In Memoriam: Lighting Designer Tharon Musser
Tharon Musser, considered the dean of American lighting design, died on April 19, 2009. She was 84 and had suffered from Alzheimer's disease for approximately 10 years. A Scotch drinkin’, rough spoken, cigarette smokin’ lady from Appalachia, she was equally beloved for her blunt, gruff manner, her boundless generosity, and her design artistry.
Born Kathleen Welland in Roanoke, Virginia in 1925, her parents died when she was a toddler, and she was placed in an orphanage at the age of two. In 1929, she was adopted by the Rev. George Musser and his wife, Hazel, who renamed her. After graduating from high school, she attended Berea College in Berea, Kentucky, and then the graduate technical design and lighting program at Yale Drama School.
After Yale, she moved to New York, where she helped start Studio 7, an experimental theatre. She also designed for the Stratford Shakespeare Festival and designed dance programs at the 92nd Street Y, which led to her touring with the choreographer Jose Limon. She joined United Scenic Artists in 1956 and shortly after was asked to design the lighting for the first United States production of Eugene O'Neill's Long Day's Journey Into Night. Between 1956 and 1970 she designed the lighting for the Broadway productions of: The Entertainer, J.B., Once Upon a Mattress, Any Wednesday, The Lion in Winter, Mame, A Delicate Balance, The Birthday Party, and Applause.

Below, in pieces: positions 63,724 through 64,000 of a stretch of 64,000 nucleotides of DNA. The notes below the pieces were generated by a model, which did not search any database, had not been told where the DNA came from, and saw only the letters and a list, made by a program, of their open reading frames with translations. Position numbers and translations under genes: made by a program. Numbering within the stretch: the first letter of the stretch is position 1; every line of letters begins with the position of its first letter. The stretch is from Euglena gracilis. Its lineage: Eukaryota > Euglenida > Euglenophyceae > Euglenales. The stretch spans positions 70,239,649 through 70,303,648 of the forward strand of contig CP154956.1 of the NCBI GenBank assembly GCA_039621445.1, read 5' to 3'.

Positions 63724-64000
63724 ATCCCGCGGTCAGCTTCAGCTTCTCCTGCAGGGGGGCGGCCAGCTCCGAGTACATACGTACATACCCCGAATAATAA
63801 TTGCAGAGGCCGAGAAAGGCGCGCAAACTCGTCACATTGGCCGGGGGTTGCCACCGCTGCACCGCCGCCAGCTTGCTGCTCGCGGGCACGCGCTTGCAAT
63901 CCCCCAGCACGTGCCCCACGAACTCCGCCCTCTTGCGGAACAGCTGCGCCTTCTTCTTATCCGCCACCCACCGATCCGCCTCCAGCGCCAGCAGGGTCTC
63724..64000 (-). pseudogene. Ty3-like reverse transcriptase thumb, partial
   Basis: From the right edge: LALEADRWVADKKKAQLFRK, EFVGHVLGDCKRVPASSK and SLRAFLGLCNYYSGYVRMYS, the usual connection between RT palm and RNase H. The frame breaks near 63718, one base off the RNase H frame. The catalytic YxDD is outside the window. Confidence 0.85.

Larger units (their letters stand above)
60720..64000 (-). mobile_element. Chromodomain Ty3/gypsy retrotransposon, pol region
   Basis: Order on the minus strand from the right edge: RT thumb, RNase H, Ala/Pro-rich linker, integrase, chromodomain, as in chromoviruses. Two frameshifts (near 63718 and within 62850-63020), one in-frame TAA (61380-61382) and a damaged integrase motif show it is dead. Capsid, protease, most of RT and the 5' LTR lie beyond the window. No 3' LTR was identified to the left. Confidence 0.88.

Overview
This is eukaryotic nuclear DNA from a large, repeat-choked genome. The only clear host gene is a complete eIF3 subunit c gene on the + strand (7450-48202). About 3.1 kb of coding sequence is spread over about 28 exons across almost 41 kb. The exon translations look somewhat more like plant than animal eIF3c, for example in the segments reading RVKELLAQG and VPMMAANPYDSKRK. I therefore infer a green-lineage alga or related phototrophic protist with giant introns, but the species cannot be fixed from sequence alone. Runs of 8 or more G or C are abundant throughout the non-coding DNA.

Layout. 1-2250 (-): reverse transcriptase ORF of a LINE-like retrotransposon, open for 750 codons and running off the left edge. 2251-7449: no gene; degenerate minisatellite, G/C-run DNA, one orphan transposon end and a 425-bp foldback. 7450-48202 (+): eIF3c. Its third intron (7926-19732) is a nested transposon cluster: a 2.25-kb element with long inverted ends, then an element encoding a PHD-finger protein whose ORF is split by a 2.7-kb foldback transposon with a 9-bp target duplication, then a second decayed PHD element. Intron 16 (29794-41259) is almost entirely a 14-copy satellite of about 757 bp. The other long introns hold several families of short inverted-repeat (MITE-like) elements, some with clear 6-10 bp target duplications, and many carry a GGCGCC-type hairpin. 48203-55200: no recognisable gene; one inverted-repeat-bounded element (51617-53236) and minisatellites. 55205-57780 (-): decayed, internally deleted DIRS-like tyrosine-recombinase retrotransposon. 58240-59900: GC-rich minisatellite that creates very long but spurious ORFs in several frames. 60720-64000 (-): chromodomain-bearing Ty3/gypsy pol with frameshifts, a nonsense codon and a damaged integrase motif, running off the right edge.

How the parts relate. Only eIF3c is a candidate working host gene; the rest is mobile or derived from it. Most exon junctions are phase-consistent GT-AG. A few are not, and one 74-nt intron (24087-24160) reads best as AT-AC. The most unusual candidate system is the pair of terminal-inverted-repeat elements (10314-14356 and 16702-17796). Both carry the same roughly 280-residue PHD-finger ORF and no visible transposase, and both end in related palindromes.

Beginning in 1970, Ms. Musser entered into her most creative and celebrated period when she lit such Broadway productions as Follies, A Little Night Music, Candide, Mack and Mabel, The Wiz, Pacific Overtures, The Act, Dreamgirls, and, of course, A Chorus Line, which became a Broadway landmark playing for a total of 6,137 performances. The show also is notable for being the first Broadway production, at Ms. Musser’s insistence, to install a permanent lighting bridge in the auditorium and to use the first computer controlled lighting console. She was nominated for the Tony Award for lighting design 10 times and received the award for Follies, A Chorus Line, and Dreamgirls.
Ms. Musser also trained a generation of lighting designers through her many assistants who, after attending “Musser University” as Ken Billington phrased it, went on to careers of their own. These include Mickey Kinsella, Anne Sullivan. Ken Billington, David F. Segal, Spencer Mosse, Jeff Davis, Richard Winkler, Curt Ostermann, Rick Belzer, Jo Mayer, Jeffery Schissler, Fred J. Kancock, Kirk Bookman, Gregg Marriner, Jackie Manassee, Betsy Adams, Vivien Leone, Robert Jared, Paul Palazzo, Kendall Smith, Douglas Cox, Brian Nason, David Lander, and Marilyn Rennagel, who became Ms. Musser's life partner and lived with her until her death.
In 2007, Ms. Musser was honored with the publication of The Designs of Tharon Musser, by USITT. Written by Del Unruh with Jeff Davis and Marilyn Rennagel, and profusely illustrated, the book chronicles the life of Ms. Musser from her beginnings to 1999 when she designed her last Broadway show, The Lonesome West. The book is available at the USITT website.